Daptiv Acquired, DocuSign Inks Partnership, Healthcare and Energy Companies Bring in the Most Dough, & More Seattle-Area Deals News

8/3/10

It’s been a relatively slow week for Seattle-area technology deals (sunny weather strikes again!). Only one local tech startup reported financing over this last week, while, much like the week before, two others were acquired, this time both by big companies down south.. Take a look at this week’s highlights:

—Seattle-based project management software developer Daptiv was acquired by Parallax Capital Partners, a software and technical acquisition firm out of Laguna Hills, CA. The company was founded in 1997 and provides on-demand collaborative business and project and portfolio (PPM) software for clients including Harvard University, Honeywell, and Virgin Blue. Daptiv would not comment on the financial terms of the deal, however TechFlash, citing M&A documents sent to shareholders, reported the transaction amount as $12.6 million.

—This isn’t a deal, but it does refer to some. Last week we published a story that looked at deal trends for Washington-area startups tracked by Xconomy (i.e. including tech and biotech) for the month of June, and made some somewhat unexpected discoveries—the healthcare and energy/utilities sectors pulled in the most financing. Of the $104.3 million dished out to local startups in June, $41.1 million went companies in the healthcare sector, while $35.8 million was raised by energy and utilities startups. Internet startups took third place at $15 million, while all other sectors (industrial, products and services, software, and video game) trailed behind.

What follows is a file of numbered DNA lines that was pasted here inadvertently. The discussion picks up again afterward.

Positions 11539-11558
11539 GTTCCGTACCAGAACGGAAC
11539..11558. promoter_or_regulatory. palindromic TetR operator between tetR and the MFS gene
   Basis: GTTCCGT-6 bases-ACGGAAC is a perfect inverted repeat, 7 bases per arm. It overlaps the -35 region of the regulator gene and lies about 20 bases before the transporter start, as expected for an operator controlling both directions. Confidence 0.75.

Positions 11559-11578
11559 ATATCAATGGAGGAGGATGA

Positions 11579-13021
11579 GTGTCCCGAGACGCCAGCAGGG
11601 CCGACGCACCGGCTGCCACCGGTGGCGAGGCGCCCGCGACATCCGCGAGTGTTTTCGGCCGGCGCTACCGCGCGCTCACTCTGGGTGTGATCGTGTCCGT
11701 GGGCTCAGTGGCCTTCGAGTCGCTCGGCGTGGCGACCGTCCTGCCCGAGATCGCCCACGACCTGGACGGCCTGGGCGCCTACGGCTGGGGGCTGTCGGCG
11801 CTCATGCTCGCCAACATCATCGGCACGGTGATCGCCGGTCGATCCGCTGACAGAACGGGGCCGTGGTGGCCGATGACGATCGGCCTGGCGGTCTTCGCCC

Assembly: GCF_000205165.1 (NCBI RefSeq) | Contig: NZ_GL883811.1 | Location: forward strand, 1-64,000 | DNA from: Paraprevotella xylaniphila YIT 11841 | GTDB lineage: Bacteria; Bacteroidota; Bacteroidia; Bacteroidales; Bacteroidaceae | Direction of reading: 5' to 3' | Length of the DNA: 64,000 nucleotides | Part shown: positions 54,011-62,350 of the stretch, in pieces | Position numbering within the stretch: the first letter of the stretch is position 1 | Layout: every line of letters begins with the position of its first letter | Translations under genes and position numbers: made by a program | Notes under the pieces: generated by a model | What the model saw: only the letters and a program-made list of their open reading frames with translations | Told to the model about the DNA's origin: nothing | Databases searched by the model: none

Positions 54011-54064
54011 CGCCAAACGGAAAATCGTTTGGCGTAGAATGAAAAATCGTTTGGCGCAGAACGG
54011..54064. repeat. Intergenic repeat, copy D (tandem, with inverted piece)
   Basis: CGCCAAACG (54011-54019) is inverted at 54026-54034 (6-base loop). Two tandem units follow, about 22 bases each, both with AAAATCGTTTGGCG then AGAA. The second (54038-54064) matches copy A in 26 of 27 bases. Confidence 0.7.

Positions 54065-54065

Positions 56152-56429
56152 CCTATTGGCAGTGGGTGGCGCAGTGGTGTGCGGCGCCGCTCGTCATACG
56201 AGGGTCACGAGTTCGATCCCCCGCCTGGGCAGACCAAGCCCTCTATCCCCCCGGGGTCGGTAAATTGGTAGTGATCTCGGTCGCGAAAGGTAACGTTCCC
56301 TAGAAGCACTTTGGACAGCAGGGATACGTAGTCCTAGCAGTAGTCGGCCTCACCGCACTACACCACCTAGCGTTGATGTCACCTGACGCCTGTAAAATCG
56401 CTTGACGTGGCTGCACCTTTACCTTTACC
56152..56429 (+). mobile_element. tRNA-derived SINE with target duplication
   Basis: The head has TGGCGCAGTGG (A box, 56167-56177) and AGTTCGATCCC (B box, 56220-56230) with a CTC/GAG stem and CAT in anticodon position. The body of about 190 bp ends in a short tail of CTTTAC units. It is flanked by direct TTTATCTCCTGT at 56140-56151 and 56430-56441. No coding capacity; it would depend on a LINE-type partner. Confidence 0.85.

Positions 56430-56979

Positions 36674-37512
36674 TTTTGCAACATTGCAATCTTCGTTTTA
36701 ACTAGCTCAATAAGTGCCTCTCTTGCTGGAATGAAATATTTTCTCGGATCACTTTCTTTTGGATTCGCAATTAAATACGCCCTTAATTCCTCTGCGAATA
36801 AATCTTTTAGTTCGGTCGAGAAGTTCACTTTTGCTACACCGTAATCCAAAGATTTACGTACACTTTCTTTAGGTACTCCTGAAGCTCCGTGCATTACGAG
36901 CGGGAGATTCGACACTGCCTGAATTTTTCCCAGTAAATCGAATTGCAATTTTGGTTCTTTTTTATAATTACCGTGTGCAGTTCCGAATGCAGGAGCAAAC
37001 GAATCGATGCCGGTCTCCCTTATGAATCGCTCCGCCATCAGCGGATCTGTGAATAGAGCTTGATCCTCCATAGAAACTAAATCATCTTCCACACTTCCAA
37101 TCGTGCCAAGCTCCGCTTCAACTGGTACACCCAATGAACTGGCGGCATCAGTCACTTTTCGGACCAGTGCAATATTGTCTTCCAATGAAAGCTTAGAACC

—Seattle-based DocuSign, an electronic signature automation software developer, partnered with web-based financial software company MeridianLink, headquartered in Costa Mesa, CA. MeridianLink currently offers online loan origination and account opening applications for 450 banks and credit unions, and 26,000 customers. Through the deal, DocuSign’s electronic signature capabilities will be integrated into MeridianLink’s existing services.

Total Living Choices, a Seattle-based online senior care information and referral service raised $2.2 million in equityTwilightLiving) was founded in 1999 and maintains a database with more than 68,000 listings for nursing homes, assisted living facilities, medical equipment, long-term care providers, and home care and hospice services. out of a $3.5 million offering, according to a regulatory filing. The company (also known as

Delve Networks, a Seattle startup in the online video hosting and “search inside” video technology space, was acquired by Tempe, AZ-based Limelight Networks (NASDAQ: LLNW) yesterday. The 20-person software-as-a-service company, founded in 2006, will operate as an “independent business unit” of Limelight, according to Delve founder and chief executive (now vice president and general manager of the Video Platform Solutions Group at Limelight) Alex Castro. Limelight brought in $131.7 million in revenue last year, and generated $34.9 million in profit. Financial terms of the deal were not disclosed, however there have been reports that the deal valued Delve at approximately $10 million.

Thea Chard is a correspondent for Xconomy Seattle. You can e-mail her at theachard@gmail.com or follow her on Twitter at http://twitter.com/theachard. Follow @

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